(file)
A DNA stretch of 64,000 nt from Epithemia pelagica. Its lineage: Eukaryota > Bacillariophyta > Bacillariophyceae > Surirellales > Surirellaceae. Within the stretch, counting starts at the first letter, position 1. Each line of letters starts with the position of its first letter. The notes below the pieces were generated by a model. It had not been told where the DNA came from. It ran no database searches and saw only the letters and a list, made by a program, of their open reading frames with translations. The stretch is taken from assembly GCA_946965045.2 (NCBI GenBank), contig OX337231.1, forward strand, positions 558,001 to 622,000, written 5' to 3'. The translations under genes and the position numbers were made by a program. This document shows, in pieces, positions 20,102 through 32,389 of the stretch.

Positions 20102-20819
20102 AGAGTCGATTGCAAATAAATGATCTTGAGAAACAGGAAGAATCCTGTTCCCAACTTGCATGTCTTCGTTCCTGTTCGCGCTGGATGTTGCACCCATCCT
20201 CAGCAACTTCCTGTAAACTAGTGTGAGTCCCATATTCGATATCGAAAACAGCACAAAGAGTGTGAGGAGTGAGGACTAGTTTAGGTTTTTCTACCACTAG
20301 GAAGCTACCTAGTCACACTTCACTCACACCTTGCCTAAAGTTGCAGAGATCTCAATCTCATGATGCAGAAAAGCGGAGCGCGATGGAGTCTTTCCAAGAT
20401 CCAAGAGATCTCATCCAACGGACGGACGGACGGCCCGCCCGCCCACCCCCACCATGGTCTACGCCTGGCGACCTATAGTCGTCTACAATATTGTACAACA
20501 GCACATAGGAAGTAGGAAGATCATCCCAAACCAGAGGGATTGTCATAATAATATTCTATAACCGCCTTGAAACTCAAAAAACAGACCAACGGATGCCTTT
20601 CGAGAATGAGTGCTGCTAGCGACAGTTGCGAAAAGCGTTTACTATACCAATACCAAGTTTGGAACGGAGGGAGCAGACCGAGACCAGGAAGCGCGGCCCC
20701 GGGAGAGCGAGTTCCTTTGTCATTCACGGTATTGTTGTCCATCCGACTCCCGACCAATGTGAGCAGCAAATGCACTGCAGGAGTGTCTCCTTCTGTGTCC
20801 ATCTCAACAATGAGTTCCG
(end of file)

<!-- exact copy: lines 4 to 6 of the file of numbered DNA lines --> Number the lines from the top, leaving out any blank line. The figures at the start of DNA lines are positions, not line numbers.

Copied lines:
20201 CAGCAACTTCCTGTAAACTAGTGTGAGTCCCATATTCGATATCGAAAACAGCACAAAGAGTGTGAGGAGTGAGGACTAGTTTAGGTTTTTCTACCACTAG
20301 GAAGCTACCTAGTCACACTTCACTCACACCTTGCCTAAAGTTGCAGAGATCTCAATCTCATGATGCAGAAAAGCGGAGCGCGATGGAGTCTTTCCAAGAT
20401 CCAAGAGATCTCATCCAACGGACGGACGGACGGCCCGCCCGCCCACCCCCACCATGGTCTACGCCTGGCGACCTATAGTCGTCTACAATATTGTACAACA